Mexican Tattoos, Designs, Pictures, and Ideas

tattoo designs

The reason why people get Mexican tattoos cannot be boiled down simply to cultural pride. Given Mexico’s rich history, fascinating folklore and colorful art, it is understandable why people from all walks of life gravitate towards these particular pieces.

Many Mexican tattoos feature very specific icons such as the national flag, religious symbols, and occasionally show ties to Aztec and other native tribes. In the past, Aztec designs were done ritualistically and always depicted gods. One of the most frequently seen is Huitzilopochtli — the sun god. Huitzilopochtli is often seen as an elaborately decorated god, and may be shown following the story of the god of the sun locked in battle with the moon and stars.

Religious symbols also have a significant part in Mexican tattoos. A regular design is of Nuestra SeƱora de Guadalupe, or, Our Lady of Guadalupe. This icon of the 16th century depiction of the Virgin Mary is a well loved symbol, and has been said to work many miracles. One can use the traditional image of a magnificent, yet solemn woman; hands in prayer, head bowed, and surrounded in golden light. Some have reported seeing their reflection in the eyes of statues; by placing a significant image (such as people, children, animals, even the planet as a whole) in the loving eyes of this well known image of the Virgin Mary, you can create a striking religious symbol.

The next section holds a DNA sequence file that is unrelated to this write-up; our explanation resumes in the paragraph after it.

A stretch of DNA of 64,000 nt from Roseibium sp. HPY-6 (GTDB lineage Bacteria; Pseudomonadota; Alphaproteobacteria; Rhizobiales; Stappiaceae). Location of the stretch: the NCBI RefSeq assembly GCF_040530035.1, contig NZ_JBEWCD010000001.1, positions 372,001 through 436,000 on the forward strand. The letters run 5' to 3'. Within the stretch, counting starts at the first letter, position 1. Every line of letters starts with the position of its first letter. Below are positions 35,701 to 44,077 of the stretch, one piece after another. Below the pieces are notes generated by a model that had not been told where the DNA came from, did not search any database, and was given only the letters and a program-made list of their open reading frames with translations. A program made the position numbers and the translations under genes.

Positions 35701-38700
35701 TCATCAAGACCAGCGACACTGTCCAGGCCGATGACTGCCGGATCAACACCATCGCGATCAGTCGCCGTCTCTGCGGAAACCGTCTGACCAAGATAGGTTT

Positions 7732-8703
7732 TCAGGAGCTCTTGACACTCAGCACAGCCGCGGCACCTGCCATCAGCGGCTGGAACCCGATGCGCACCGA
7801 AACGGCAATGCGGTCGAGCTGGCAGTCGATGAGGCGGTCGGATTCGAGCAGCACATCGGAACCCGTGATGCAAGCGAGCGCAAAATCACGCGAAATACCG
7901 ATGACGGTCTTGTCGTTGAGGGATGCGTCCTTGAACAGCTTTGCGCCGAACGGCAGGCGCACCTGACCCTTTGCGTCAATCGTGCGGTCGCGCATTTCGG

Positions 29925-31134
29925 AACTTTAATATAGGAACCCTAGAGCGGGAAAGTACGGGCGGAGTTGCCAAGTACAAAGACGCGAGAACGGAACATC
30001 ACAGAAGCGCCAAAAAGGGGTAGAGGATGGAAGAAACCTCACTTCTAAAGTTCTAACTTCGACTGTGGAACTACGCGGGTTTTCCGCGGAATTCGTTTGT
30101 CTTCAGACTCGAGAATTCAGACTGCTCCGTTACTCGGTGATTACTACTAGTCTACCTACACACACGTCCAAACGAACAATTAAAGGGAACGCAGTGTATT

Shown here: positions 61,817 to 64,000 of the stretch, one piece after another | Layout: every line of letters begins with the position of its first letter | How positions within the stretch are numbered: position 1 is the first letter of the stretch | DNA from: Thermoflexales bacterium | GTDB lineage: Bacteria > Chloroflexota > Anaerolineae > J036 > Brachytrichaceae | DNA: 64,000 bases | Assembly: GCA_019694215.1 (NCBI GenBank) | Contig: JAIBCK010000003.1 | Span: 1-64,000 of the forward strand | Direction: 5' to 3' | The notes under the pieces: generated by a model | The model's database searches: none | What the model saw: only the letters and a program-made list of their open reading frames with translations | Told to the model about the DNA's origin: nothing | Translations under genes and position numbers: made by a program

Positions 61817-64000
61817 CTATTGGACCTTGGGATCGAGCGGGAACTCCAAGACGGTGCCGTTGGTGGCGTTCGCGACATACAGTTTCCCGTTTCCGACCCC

Many Mexican tattoos feature scenes from some of the most celebrated festivities. The most recognizable, of course, is Los Dias de Los Muertos, or, the Day of the Dead. The Day of the Dead is meant to honor relatives who have passed on, and ancient ancestors. It is also a commemoration of both death and life, therefore, throughout these celebrations; paper mache sculptures are created to depict the dead in everyday situations of life. For this variety of Mexican tattoos, one can use skeletal figures dancing, working and loving as living people would do. Another function which can be translated is Los Posadas. The candlelit procession can be rendered into art; for an example, you can start at the shoulders with Mary and Joseph, followed by childlike angels and ending at the hips with the Three Kings.

Whether your tattoo is a sign of pride, or simply a fascination with the history of Mexico and its plentiful beauty, you will without a doubt find something that speaks to you.

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  1. sreekumar kariyad Said,

    mind is on the skin !

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